Inositol Research Findings

Who Is Inositol Best for, and Who Shouldn’t Take It?

Inositol is best for women with PCOS, insulin resistance, who want to get pregnant, or who don’t ovulate regularly. 

Those with type 2 diabetes who take diabetes medication should talk with a doctor before use. The combination may make blood sugar levels too low, which is also unsafe. 

However, inositol is safe to use with metformin and has even led to improved fertility rates among women with PCOS. Always talk with your doctor first if you have concerns.

What Are the Side Effects of Inositol?

Inositol has relatively few side effects but may cause stomach upset, diarrhea, gas, or nausea, though rare. 

Some may also experience dizziness or headache if taking more than 12 grams daily. If you experience these symptoms, consider lowering your dose and talking to your doctor. 

When to Take Inositol?

If you choose to supplement with inositol, you can take it in the morning, right before breakfast, or before any meal. However, you can take it any time of day. If you find it causes you stomach upset, make sure to take it with food.

What Dosage of Inositol Should I Take Daily?

The dosage varies, but most doctors agree that 3 to 6 grams daily is the most beneficial. However, some studies say you can take no more than 12 grams daily. Depending on your goals, you can also combine inositol with folic acid or metformin.

Inositol Versus Metformin for PCOS

Metformin vs. Inositol Supplement

Metformin Vs. Inositol For PCOS

Doctors often prescribe metformin as a PCOS and insulin resistance treatment. It helps sensitize cells to insulin and lower blood sugar levels. However, metformin also causes many gastrointestinal side effects, such as nausea, diarrhea, and stomach pain, among others. 

One meta-analysis on the effect of inositol versus metformin included 1,088 women, and another had 1,691 women participants. Both studies confirmed that Myo-inositol worked just as well as metformin for treating PCOS and insulin resistance. It had the same effect on BMI, fasting blood sugar, LH/FSH ratio, and fasting insulin.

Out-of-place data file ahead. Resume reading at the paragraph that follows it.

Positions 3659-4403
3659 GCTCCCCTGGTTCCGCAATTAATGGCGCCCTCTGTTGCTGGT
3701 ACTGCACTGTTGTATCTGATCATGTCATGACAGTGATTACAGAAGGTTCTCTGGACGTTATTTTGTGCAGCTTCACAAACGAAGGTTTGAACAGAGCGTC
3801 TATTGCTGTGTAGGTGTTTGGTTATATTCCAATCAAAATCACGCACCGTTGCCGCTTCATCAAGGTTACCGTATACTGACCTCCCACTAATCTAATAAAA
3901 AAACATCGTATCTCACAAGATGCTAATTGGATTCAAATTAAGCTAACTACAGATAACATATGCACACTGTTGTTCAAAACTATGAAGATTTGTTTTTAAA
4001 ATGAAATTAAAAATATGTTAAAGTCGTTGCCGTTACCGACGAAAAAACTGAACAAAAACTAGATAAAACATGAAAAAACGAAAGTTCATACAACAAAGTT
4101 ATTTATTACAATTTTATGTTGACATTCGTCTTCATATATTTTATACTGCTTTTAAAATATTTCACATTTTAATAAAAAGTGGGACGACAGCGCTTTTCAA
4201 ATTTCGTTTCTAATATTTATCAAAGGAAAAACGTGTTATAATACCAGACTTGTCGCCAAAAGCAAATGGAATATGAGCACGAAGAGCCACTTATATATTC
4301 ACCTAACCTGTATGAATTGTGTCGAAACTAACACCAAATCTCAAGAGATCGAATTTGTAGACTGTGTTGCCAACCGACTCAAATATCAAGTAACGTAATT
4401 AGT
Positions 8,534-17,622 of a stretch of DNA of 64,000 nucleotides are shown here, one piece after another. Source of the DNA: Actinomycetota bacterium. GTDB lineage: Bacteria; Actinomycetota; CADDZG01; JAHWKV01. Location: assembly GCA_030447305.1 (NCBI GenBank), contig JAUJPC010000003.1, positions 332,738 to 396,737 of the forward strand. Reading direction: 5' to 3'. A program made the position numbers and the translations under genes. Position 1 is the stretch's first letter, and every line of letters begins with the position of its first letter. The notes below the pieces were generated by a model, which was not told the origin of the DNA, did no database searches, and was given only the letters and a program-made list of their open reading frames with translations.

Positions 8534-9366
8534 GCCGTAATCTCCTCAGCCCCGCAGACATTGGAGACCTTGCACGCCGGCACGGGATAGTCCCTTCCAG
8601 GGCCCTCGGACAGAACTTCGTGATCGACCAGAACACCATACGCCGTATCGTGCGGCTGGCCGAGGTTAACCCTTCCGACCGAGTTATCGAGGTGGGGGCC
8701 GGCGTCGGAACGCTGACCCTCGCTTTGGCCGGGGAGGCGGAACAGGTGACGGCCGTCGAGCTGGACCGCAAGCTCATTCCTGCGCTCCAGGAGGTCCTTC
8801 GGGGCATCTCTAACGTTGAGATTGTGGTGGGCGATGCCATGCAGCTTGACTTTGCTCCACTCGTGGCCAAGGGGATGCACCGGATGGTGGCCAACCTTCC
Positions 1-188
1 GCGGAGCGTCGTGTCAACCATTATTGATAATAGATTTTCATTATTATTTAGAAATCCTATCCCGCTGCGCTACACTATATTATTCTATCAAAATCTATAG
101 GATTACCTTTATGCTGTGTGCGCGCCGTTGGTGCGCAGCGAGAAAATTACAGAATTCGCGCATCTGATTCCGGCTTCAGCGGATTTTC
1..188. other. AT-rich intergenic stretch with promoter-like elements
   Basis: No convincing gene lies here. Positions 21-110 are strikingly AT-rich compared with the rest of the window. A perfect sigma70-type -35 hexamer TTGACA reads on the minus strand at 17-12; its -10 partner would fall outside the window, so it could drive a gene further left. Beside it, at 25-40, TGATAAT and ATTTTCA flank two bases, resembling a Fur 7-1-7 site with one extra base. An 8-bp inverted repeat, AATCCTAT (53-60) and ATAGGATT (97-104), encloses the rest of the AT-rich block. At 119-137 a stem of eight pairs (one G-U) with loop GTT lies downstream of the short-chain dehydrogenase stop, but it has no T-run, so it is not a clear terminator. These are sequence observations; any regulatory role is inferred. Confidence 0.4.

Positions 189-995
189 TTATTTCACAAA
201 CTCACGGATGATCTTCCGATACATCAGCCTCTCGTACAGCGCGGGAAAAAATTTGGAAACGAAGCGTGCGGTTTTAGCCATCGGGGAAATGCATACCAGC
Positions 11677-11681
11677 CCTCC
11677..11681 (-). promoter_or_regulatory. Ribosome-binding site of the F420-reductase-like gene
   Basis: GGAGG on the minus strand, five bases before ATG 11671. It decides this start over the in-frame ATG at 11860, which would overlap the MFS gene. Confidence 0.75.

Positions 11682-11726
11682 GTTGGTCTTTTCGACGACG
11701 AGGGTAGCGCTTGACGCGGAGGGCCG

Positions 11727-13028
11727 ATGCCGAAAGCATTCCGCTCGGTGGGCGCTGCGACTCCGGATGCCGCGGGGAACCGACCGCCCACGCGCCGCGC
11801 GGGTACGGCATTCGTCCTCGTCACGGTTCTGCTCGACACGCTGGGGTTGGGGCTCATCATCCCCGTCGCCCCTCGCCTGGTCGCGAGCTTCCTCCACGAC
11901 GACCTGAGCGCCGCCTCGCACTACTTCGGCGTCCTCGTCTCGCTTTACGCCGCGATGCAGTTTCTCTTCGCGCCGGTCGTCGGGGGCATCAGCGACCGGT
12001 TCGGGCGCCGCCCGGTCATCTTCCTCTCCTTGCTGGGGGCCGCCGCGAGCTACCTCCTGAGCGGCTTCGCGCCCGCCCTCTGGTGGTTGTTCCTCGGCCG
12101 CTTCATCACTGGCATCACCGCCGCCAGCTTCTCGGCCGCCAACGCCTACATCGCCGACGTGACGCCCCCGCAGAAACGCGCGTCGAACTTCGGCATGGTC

Some studies even point to inositol having better results than metformin. Additionally, taking inositol with folic acid can further improve the supplement’s efficacy. 

However, as Myo-inositol does not have significant side effects, researchers believe this is a more suitable treatment option for women with PCOS.

Where Can I Get Inositol?

Many places sell inositol supplements. You can get them in the form of powder or capsules. At Health & Balance Vitamins, you can purchase a powder form to mix into any drink. It naturally has a very mild sweet taste. But if you don’t like it in plain water, you can mix it into any flavoured drink.

Inositol PCOS Reviews

H&B Vitamins / Inositol Supplement Reviews

How Long Before I See Results With Inositol For PCOS?

Supplementing with inositol can have great results, but you must take it regularly. Additionally, everyone will see different outcomes. 

Generally, you should take it for at least three months before you can start to see or feel improvements. However, it can also take six months or more. But other people may notice results much earlier. 

Remember that supplementation comes with many factors, such as diet, exercise, other health conditions, and other supplements. But the body takes time to adapt, so give it the space and time it needs to start working.

Is Inositol Right for Your PCOS?

While inositol may seem like a magic cure-all for your PCOS, it won’t work for everyone. Everybody has a different body composition. For some, it may work great, while others may not notice any changes. But the same applies to any supplement, medication, or lifestyle change. 

But the research proves that this natural sugar compound can improve blood sugar, insulin resistance, triglycerides, energy, ovulation and fertility, testosterone (hair growth and acne), and blood pressure.

You can decide if supplementing with inositol will work for you and your PCOS symptoms. Are you going to try it?